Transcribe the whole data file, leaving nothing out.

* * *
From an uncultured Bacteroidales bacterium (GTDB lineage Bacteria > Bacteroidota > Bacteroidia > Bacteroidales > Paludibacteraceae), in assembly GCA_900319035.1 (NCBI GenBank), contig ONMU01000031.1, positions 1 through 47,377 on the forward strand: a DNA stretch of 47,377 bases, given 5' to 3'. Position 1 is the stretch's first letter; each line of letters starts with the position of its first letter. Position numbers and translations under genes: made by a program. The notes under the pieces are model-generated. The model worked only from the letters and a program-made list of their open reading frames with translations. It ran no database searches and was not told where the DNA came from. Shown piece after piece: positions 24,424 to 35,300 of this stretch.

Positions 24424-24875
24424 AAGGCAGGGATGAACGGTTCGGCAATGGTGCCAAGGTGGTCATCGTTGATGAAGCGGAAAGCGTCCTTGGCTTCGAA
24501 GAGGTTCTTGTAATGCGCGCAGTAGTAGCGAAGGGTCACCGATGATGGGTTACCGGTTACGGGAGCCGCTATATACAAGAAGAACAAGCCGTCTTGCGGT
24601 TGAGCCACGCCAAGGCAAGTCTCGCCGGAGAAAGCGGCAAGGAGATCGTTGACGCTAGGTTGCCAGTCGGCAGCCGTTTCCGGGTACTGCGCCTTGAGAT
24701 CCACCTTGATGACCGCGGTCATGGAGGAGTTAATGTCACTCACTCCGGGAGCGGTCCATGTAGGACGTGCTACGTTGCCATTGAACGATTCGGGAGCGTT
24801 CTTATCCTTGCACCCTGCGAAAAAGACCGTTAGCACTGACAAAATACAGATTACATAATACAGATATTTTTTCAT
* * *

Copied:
From an uncultured Bacteroidales bacterium (GTDB lineage Bacteria > Bacteroidota > Bacteroidia > Bacteroidales > Paludibacteraceae), in assembly GCA_900319035.1 (NCBI GenBank), contig ONMU01000031.1, positions 1 through 47,377 on the forward strand: a DNA stretch of 47,377 bases, given 5' to 3'. Position 1 is the stretch's first letter; each line of letters starts with the position of its first letter. Position numbers and translations under genes: made by a program. The notes under the pieces are model-generated. The model worked only from the letters and a program-made list of their open reading frames with translations. It ran no database searches and was not told where the DNA came from. Shown piece after piece: positions 24,424 to 35,300 of this stretch.

Positions 24424-24875
24424 AAGGCAGGGATGAACGGTTCGGCAATGGTGCCAAGGTGGTCATCGTTGATGAAGCGGAAAGCGTCCTTGGCTTCGAA
24501 GAGGTTCTTGTAATGCGCGCAGTAGTAGCGAAGGGTCACCGATGATGGGTTACCGGTTACGGGAGCCGCTATATACAAGAAGAACAAGCCGTCTTGCGGT
24601 TGAGCCACGCCAAGGCAAGTCTCGCCGGAGAAAGCGGCAAGGAGATCGTTGACGCTAGGTTGCCAGTCGGCAGCCGTTTCCGGGTACTGCGCCTTGAGAT
24701 CCACCTTGATGACCGCGGTCATGGAGGAGTTAATGTCACTCACTCCGGGAGCGGTCCATGTAGGACGTGCTACGTTGCCATTGAACGATTCGGGAGCGTT
24801 CTTATCCTTGCACCCTGCGAAAAAGACCGTTAGCACTGACAAAATACAGATTACATAATACAGATATTTTTTCAT